There were no significant effects of genotype or genotype-by-group interactions for antisaccade gain, antisaccade spatial error, or the variability of these variables (all P > 0.2).
In this study, we investigated the association between COMT val158met polymorphism and performance on the antisaccade eye movement task. We found that a greater number of val158 alleles were significantly associated with shorter and less variable antisaccade latency and it fell just short of being significantly related to lower number of reflexive errors. There were no significant group-by-genotype interactions for any antisaccade variable. The frequencies of val/val, val/met, and met/met carriers did not differ between schizophrenia patients and healthy controls. As in all previous studies, antisaccade performance was significantly impaired in schizophrenia patients compared with controls.19 See also Haraldsson et al36 for a detailed discussion of psychometric properties of the patients’ antisaccade performance in this sample.
The antisaccade task is an extensively studied trait marker for schizophrenia. Antisaccade performance has been shown to be more frequently impaired not only in schizophrenia patients but also in healthy relatives of patients,42 individuals at ultrahigh risk for psychosis43 and individuals with schizotypal personality traits.32 Lesion,28 functional imaging,31,33 and neuropsychological22,44 studies suggest that frontal areas such as dorsolateral prefrontal cortex, frontal and supplementary eye fields, and intraparietal sulcus are involved in antisaccade performance.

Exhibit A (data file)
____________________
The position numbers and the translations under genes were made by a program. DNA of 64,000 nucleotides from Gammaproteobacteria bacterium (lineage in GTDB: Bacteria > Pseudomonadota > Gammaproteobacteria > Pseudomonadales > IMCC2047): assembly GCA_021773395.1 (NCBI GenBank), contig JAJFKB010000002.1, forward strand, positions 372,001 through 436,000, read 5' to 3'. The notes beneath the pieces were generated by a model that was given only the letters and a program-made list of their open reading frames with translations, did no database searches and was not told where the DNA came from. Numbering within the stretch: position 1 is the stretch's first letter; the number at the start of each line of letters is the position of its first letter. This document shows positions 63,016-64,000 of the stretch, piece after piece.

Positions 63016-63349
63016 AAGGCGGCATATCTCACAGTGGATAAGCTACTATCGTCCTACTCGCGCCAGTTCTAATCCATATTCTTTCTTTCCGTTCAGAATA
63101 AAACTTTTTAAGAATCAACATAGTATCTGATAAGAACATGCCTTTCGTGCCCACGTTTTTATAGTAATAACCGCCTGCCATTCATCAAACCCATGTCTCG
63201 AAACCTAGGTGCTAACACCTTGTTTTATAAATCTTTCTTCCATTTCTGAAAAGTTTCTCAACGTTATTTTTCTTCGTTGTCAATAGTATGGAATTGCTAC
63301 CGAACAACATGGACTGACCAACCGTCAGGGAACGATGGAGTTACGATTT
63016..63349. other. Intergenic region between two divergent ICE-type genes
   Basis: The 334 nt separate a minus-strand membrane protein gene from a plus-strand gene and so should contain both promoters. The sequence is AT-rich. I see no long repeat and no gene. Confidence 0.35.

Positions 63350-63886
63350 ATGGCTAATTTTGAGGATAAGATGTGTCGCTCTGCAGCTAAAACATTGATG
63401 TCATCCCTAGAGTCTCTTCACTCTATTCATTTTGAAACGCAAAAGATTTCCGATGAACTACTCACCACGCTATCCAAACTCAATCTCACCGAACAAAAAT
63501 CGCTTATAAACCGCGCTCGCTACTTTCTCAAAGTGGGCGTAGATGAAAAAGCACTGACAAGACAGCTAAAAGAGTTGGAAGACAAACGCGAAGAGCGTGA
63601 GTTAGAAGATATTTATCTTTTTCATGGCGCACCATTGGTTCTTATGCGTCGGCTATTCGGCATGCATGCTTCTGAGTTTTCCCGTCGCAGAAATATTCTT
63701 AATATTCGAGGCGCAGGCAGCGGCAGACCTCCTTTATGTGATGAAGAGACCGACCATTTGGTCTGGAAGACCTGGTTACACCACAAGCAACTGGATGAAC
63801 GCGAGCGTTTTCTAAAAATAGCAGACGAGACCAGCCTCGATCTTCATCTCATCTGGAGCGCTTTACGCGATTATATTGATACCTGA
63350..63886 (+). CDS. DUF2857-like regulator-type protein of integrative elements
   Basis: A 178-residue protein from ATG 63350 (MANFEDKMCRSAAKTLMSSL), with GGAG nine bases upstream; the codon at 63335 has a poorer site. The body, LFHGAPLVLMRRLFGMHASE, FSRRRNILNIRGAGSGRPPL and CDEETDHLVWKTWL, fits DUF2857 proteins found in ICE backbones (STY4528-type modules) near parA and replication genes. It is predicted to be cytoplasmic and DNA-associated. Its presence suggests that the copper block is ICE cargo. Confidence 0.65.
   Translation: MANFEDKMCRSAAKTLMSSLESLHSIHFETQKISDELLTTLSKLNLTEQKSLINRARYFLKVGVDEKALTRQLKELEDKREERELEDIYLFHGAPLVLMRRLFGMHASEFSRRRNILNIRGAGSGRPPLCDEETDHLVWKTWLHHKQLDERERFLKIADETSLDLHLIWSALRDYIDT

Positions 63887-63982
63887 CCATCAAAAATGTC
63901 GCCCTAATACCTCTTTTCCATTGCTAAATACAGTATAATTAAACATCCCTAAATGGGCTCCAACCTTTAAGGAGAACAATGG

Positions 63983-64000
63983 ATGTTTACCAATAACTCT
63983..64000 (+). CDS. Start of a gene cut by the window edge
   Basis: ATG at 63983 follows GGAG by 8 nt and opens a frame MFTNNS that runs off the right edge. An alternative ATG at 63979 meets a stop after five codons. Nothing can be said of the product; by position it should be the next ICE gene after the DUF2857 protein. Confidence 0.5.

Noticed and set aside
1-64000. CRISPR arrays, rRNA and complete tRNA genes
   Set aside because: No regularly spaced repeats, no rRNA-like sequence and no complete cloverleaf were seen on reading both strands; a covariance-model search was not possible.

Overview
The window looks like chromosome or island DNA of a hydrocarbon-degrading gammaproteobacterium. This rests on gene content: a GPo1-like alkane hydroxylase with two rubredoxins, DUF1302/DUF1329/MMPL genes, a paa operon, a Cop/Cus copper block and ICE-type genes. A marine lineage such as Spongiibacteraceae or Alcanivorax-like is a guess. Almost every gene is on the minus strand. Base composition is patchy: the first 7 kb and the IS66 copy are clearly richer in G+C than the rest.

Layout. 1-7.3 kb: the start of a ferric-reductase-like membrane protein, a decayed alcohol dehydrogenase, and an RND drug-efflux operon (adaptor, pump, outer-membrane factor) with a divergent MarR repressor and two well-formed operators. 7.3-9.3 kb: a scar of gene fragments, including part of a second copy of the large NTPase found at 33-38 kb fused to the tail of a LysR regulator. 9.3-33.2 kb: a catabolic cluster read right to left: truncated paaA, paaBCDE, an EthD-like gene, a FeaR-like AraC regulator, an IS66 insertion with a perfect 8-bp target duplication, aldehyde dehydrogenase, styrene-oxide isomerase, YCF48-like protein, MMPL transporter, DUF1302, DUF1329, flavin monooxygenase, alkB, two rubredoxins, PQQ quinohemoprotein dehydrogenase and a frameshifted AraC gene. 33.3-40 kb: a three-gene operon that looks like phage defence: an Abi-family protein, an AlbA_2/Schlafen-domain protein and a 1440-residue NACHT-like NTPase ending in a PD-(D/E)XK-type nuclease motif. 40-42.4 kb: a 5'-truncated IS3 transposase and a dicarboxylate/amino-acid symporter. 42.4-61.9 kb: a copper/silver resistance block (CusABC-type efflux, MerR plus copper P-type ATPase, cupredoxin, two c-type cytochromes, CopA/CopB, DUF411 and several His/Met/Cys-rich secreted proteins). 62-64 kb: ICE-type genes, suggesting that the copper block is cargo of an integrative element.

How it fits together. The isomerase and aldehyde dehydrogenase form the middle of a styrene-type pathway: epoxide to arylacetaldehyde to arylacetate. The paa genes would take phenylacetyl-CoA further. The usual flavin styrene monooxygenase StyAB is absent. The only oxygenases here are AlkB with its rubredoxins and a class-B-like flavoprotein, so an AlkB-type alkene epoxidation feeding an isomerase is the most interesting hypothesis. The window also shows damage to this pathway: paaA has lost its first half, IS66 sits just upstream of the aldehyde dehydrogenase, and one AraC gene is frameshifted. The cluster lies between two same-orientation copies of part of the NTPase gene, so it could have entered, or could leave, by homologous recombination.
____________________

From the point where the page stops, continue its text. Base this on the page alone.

This is the first study investigating effects of COMT val158met polymorphism on antisaccade eye movements in schizophrenia. We are only aware of 2 previously published studies on COMT val158met and antisaccades in healthy subjects.35,45 Neither of them found a significant association between COMT val158met carrier status and antisaccade task performance, although one reported a trend toward an association of higher error rates with the val158 allele.35
The finding of better antisaccade performance in val158 carriers may be understood in terms of a number of different explanations. First, the results may be reconciled with a recent theory suggesting that the COMT val158 allele is associated with better performance on tasks involving cognitive plasticity while the met158 allele is hypothesized to be beneficial on tasks requiring cognitive stability.46 The theory proposes that the high activity val158 allele is associated with decreased tonic and increased phasic dopamine subcortically and decreased dopamine cortically and the opposite is thought to be true for the low activity met158 allele. Cognitive stability is needed in tasks involving sustained attention, whereas cognitive plasticity is necessary in tasks consisting of, eg, shifts in rules, updating of working memory as well as monitoring and correction of response errors.46 The antisaccade task can be conceptualized as a measure of cognitive plasticity such as inhibition of inappropriate responses, online monitoring of errors, and rapid generation of corrections. Additionally, antisaccade performance is sensitive to reward incentives,47,48 in line with the hypothesized properties of plasticity tasks.46 However, like most complex cognitive tasks, the antisaccade task also entails elements of cognitive stability because constant alertness and sustained attention is necessary for adequate performance.